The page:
2. Or, control-click (right-click) the TM icon in your Dock), and select Browse Other Backup Disks...

You'll then see a small menu
of all available backups, like this sample:

If the other backups are on a network, you may have to manually connect to them (and/or mount the sparse bundle they're in by double-clicking it in the Finder) first.  Then they'll look like the 3rd sample. See FAQ #17 for details.

Note:  the 4th item shown is a bug that occurs on some versions of Mountain Lion.  It's a leftover from a network backup.  Ignore it.

Local Snapshots (on laptops) do not appear on this display, but are shown in the Time Machine browser with any backup disk you select (with white "tick marks" in the timeline on the right), since they're actually on your internal HD, not the backup disk.  Backups on the external disk are shown with purple "tick marks."   See FAQ #30 for the gory details on Local Snapshots.


Restoring from Rotating Backups:

Remember that the various disks won't all have the same backup times, so if you want the most recent, or a particular time, check the dates on each.

As noted above, the Time Machine browser automatically shows the backups for the current or most recent destination, which will usually be the one you want to restore from.  If not, select the desired set of backups as above.

Otherwise, restoring has not changed.  See FAQ #15 for details.

Setting-up rotating backups:

Set the first one up normally, via the TM Preferences window.  It will look and operate just as in the past.  Basically, click the Select Disk button and choose the desired location from the list that appears there.  If in doubt, or there's a problem, see:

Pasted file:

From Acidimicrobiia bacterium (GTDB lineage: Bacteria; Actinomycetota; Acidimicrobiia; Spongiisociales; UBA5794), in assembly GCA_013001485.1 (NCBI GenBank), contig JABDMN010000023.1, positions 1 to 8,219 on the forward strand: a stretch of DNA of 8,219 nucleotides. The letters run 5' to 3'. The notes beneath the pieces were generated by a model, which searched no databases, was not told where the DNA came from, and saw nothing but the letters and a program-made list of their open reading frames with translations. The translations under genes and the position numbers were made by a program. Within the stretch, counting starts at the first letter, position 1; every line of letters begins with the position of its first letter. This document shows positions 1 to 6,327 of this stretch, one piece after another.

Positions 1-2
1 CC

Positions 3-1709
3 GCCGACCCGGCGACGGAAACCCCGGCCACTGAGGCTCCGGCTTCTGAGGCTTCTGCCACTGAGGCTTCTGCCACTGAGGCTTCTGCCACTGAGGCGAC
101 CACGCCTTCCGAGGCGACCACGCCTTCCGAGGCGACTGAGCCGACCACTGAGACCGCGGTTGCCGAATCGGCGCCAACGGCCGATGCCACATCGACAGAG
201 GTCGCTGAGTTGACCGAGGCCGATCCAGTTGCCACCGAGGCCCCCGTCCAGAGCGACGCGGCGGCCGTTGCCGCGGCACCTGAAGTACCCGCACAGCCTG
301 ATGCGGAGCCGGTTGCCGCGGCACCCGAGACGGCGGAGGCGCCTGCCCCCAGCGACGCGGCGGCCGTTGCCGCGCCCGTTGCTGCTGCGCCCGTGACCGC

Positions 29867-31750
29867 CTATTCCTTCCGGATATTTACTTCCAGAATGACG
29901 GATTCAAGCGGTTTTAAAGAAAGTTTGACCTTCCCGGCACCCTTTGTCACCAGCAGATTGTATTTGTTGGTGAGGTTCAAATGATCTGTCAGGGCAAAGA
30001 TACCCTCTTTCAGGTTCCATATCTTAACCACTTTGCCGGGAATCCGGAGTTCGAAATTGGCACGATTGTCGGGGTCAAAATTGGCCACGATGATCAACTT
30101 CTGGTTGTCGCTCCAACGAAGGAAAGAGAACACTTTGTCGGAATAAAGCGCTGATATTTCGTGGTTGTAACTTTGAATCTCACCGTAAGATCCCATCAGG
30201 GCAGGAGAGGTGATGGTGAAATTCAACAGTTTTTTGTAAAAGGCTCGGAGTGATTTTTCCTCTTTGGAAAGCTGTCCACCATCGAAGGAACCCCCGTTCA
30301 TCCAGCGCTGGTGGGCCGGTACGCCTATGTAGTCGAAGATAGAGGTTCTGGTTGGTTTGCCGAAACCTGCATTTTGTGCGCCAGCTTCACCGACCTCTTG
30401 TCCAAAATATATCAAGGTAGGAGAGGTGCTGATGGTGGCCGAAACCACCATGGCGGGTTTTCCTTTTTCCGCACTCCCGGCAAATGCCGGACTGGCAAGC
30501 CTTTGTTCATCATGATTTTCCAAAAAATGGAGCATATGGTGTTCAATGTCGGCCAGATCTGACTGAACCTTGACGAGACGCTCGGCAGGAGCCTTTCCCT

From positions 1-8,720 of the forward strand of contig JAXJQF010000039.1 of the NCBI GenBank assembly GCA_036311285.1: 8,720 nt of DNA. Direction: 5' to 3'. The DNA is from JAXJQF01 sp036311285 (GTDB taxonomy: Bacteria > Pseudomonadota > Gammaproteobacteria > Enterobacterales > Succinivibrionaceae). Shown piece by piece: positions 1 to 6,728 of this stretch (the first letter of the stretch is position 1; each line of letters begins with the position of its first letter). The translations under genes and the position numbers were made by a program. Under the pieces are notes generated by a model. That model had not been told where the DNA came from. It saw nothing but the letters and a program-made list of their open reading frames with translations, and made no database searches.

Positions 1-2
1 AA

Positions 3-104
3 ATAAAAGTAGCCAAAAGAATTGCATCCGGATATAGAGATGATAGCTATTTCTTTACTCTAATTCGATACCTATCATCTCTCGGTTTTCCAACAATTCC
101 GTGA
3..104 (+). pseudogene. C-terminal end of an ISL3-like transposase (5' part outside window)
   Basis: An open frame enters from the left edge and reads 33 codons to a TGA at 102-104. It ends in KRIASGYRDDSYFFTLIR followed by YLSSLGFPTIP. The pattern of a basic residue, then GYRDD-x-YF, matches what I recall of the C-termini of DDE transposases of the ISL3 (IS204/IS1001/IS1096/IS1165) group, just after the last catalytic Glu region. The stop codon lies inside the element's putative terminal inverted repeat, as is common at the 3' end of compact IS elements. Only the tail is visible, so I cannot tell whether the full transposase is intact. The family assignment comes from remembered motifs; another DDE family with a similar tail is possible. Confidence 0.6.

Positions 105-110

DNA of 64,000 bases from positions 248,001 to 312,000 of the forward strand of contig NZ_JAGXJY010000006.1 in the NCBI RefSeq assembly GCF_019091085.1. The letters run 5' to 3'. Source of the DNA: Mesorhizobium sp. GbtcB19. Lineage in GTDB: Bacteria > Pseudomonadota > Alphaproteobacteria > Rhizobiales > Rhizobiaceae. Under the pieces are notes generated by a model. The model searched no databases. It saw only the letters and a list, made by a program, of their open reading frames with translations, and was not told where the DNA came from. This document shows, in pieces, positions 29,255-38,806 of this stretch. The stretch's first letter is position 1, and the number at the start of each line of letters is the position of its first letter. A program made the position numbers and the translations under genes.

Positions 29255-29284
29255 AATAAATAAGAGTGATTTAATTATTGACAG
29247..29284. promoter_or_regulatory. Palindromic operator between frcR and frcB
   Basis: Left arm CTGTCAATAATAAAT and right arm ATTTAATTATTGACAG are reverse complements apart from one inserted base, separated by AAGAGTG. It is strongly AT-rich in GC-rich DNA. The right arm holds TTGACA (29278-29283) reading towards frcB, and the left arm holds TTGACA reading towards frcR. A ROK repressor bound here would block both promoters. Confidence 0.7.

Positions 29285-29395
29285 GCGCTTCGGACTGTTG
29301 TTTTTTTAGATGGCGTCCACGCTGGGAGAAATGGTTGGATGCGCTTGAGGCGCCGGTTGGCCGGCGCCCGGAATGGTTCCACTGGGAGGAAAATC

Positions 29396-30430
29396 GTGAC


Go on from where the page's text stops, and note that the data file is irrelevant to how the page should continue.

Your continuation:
1. To back up to an internal or directly-connected external disk:  FAQ #21.

  2. To back up to a shared drive on another Mac:  FAQ 22.

  3. To back up to a Time Capsule's internal HD or a USB drive connected to a Time Capsule:  Using Time Machine with a Time Capsule.

  4. To back up to a USB drive connected to an Airport Extreme (not reliable and not supported by Apple): Using Time Machine with an Airport Extreme.

With one destination, the Time
Machine Preferences window will look something like this:


To remove or replace a disk:

For example, one disk fails,
or you want to replace it with a larger one.

Control-click (right-click) the icon for the desired disk on the Preferences Window, then select Remove Backup Disk.  You'll get a confirmation prompt.

If you want to replace it, click Add a Backup Disk at the bottom of the scrollable panel and select the new disk.

Then click Select Disk again to
set up the second one.    The list of disks shows Backup Disks (already selected) and Other Available Disks:

Select the one you want, and the Use Disk button will be enabled.

(If you select one in the Backup Disks section, the option will be Remove Disk.)

(Oddly, already-selected disks appear in both sections.)

Then you'll be asked whether
you want to Replace the existing disk, or Use Both:

If you add more disks, you won't get this prompt again -- the disk selected will just be added to the "rotation."


Other considerations:

If you use drives of different sizes, that's not a problem. One may run out of room earlier than another, so Time Machine will begin deleting old backups from that destination earlier than the other(s).  Thus one disk may have older backups than others, but that's not a problem. Remember, each set of backups is completely separate and independent.

If you're using multiple drives in the same physical location, and there's a problem with one that makes it "unavailable," you may not see error messages, as Time Machine will just back up to the other one.  So check the Time Machine Preferences panel periodically, to be sure the right disks are getting backups at the right times.

To back up to a particular disk instead of the next one in the rotation:

Control-click (right-click) the
icon for the desired disk on the Preferences window, then select Backup Up to <disk name> Now.